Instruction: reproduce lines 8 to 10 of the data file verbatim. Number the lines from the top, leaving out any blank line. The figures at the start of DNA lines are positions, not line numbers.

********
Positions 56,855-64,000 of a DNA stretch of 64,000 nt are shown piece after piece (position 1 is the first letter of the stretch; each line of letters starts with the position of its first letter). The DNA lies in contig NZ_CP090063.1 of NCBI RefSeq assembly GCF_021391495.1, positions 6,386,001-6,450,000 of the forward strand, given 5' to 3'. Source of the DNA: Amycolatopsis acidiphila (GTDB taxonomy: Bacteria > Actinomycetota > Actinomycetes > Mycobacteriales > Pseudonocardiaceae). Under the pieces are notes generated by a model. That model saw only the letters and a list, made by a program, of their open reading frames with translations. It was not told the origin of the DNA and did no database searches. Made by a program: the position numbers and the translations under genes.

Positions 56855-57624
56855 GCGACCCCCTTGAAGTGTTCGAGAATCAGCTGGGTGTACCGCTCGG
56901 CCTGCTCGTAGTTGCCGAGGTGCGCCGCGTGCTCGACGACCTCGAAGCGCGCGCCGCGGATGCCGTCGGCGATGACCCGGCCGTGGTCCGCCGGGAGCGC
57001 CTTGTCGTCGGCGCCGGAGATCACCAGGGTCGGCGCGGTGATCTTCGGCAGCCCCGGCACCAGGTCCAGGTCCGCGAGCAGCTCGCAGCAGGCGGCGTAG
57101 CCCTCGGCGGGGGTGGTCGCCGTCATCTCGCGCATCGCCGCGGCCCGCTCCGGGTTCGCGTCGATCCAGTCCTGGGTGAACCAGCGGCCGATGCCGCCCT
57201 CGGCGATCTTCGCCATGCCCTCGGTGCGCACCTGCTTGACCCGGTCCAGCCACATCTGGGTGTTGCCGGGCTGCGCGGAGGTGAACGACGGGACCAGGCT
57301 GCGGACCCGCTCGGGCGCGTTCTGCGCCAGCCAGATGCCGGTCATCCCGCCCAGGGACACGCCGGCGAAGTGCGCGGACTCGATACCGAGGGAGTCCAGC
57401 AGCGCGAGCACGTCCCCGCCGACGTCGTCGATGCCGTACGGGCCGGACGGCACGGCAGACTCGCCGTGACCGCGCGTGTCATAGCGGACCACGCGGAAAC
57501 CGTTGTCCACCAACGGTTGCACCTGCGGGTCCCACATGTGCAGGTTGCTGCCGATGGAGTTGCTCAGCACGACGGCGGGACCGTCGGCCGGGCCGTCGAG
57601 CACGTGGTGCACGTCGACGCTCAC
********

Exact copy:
57301 GCGGACCCGCTCGGGCGCGTTCTGCGCCAGCCAGATGCCGGTCATCCCGCCCAGGGACACGCCGGCGAAGTGCGCGGACTCGATACCGAGGGAGTCCAGC
57401 AGCGCGAGCACGTCCCCGCCGACGTCGTCGATGCCGTACGGGCCGGACGGCACGGCAGACTCGCCGTGACCGCGCGTGTCATAGCGGACCACGCGGAAAC
57501 CGTTGTCCACCAACGGTTGCACCTGCGGGTCCCACATGTGCAGGTTGCTGCCGATGGAGTTGCTCAGCACGACGGCGGGACCGTCGGCCGGGCCGTCGAG